Question Antec symphony 360 AIO power cables connection explain

Lutfij

Titan
Moderator
SATA cable goes to SATA power from PSU, the fans connect to a splitter and they in turn connect to a 4pin fan header on your motherboard. Please keep in mind that the ARGB header is different than a fan header. The steps necessary for setting up the AIO in a build are outlined in your AIO's manual. Mind sharing the specs to your build like so, so we can narrow down what connectors you need to eyeing...?

Please list your specs like so:
CPU:
Motherboard:
Ram:
SSD/HDD:
GPU:
PSU:
Chassis:
OS:
Monitor:
 

Paperdoc

Polypheme
Ambassador
There are four connections to be made, but the instruction sheet for this system has a couple of fine details wrong, I think. However, as Lutfij has said, telling us exactly what mobo you have - maker and model number - will help to identify where to plug in a couple of things.

The PUMP unit has three things to plug in. One is a wide connector for power. You connect that to a SATA power output connector directly from the PSU for pump power. Then there's a cable with three connectors on its end. Two of these are female with three holes each. ONE of these two will plug into a mobo ARGB header to get power and control of lights in your components. There are two very common styles of 3-pin ARGB headers used on mobos, so you use whichever does fit your header. The third of this trio is a male with 3 pins. Use that to connect to the combined LIGHTING cables from your two rad fans - they have cables that connect to each other.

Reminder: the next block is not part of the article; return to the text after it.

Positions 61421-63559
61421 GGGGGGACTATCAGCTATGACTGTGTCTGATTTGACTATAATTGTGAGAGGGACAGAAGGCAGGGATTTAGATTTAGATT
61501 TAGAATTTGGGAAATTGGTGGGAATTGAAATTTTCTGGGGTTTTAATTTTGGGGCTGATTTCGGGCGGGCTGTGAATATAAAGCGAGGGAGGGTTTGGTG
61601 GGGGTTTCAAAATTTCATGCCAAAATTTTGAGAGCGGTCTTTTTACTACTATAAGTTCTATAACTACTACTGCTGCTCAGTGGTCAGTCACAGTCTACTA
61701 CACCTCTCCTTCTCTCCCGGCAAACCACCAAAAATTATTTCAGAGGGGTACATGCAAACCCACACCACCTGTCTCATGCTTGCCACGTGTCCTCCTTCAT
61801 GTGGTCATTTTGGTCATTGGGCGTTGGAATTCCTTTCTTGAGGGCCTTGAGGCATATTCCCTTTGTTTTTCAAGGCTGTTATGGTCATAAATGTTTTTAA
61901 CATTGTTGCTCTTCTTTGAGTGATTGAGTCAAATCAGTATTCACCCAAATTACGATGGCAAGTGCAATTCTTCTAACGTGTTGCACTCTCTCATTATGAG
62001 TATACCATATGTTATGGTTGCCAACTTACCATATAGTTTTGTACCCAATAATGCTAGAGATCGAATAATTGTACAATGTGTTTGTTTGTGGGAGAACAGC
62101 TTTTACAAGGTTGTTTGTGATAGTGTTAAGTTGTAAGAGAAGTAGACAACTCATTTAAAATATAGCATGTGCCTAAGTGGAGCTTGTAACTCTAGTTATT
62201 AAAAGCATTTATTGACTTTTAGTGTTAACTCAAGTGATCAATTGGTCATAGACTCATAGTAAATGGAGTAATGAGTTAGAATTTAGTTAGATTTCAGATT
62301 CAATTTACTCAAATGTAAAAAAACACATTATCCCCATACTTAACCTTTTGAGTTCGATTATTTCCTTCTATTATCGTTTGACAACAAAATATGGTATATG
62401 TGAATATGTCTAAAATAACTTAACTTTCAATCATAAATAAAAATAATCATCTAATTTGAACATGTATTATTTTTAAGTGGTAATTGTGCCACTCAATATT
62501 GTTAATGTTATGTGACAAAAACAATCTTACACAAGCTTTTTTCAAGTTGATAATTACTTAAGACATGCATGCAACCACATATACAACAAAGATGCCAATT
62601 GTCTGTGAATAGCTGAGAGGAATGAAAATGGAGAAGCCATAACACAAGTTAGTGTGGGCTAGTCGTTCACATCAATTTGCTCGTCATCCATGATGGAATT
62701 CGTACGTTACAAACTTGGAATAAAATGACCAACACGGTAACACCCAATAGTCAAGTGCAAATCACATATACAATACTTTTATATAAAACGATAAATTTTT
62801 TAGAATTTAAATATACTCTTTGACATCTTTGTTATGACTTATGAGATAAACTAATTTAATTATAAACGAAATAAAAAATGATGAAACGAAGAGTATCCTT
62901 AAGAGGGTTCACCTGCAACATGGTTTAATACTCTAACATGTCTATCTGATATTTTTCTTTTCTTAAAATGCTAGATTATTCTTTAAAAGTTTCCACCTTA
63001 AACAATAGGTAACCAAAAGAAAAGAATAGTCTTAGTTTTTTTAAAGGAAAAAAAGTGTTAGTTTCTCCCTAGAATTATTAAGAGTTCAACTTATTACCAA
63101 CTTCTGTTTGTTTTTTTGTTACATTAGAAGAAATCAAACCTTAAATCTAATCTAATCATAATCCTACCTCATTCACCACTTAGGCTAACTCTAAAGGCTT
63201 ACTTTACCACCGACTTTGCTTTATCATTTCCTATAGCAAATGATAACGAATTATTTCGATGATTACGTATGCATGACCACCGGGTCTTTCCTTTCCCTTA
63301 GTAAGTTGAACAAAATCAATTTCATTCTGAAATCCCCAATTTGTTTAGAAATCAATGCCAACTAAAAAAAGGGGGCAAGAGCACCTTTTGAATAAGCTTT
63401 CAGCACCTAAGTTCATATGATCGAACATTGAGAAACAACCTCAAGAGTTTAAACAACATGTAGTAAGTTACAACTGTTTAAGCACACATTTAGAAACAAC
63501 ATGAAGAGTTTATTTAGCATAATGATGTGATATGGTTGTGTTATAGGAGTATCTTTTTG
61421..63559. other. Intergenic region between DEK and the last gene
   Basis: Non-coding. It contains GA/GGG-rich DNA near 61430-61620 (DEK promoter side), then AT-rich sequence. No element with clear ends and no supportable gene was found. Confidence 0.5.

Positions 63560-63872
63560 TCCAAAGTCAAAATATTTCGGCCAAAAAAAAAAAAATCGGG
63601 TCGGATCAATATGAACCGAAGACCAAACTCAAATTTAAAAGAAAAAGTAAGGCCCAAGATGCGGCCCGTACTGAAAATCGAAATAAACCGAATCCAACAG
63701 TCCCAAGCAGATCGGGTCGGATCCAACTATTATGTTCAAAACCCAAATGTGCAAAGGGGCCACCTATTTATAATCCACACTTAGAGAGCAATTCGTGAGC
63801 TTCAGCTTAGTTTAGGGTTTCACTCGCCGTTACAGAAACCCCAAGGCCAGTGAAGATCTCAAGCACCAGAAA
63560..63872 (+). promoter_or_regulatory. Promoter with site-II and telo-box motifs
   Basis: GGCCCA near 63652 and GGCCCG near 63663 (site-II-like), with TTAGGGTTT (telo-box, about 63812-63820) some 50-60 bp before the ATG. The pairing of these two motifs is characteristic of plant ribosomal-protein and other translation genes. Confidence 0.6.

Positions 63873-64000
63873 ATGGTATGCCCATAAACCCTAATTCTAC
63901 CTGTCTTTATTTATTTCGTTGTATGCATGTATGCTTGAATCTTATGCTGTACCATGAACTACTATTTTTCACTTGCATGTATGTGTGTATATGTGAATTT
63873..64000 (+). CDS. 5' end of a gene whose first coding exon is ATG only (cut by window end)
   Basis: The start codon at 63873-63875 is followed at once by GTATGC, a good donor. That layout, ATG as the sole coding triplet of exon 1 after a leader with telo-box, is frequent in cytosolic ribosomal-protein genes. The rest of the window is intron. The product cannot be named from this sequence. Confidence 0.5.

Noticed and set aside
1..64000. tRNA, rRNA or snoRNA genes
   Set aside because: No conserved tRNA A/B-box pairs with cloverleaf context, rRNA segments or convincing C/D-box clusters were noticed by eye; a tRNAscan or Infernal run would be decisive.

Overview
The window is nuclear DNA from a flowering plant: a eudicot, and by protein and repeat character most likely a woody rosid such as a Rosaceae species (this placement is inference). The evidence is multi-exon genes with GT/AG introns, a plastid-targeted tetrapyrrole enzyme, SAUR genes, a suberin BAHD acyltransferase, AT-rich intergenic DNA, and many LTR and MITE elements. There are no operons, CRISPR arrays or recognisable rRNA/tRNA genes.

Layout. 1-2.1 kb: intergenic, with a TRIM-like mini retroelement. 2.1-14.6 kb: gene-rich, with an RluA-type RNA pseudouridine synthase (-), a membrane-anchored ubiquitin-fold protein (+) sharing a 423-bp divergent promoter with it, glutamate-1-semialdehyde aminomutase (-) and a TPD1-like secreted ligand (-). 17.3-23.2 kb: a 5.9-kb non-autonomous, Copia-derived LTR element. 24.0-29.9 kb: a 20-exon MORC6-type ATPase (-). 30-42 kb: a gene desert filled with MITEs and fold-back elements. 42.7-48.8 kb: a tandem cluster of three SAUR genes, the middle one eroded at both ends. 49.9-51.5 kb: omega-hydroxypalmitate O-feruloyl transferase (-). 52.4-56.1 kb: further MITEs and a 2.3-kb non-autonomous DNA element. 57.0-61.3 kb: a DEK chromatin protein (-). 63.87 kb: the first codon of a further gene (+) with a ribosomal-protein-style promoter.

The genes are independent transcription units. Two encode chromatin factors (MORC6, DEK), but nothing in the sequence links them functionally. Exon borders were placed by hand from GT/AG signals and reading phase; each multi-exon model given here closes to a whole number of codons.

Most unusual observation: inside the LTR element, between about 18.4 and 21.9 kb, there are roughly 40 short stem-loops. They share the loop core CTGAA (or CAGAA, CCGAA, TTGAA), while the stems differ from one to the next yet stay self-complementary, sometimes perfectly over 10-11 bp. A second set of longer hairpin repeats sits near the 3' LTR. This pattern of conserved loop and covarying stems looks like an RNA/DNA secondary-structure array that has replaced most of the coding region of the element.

The last cable from the PUMP is a female (with holes) fan connector. The manual diagram is confusing here because it indicates the cable has 4 wires, but the connector on its end has 3 holes. I'm pretty sure the three holes part is correct. On most AIO systems the design is to have the pump unit run full speed all the time, so the pump is wired just like an older Voltage Controlled fan. When you plug such a device into a mobo fan header that is configured to use the newer PWM Mode of control, that device (in this case, the pump) can only run full speed - there is no way to reduce its speed. So plug this one into the mobo CPU_FAN header. But to be sure this happens, it is important that you go into BIOS Setup for the CPU_FAN header and set its configuration to PWM Mode, not Voltage (aka DC Mode) or Auto. The main reason for plugging this into the CPU_FAN header is that the header also monitors the speed signal from its "fan" - really, its pump here - for FAILURE (no speed signal) and notifies you immediately if that happens. It may even take more drastic steps to protect the CPU from overheating if that happens.

That leaves the last item, where to plug in the rad fans' MOTOR cables. It appears the system comes with a fan Splitter to allow you to connect all the fans' motors to a single mobo fan header. That header needs to be one that uses the temperature sensor inside the CPU chip for reference. The system does all its control of CPU cooling by varying the speed of the rad fans. That is why we need the info on exactly which mobo you have, so we can identify the right way to make this connection.
 

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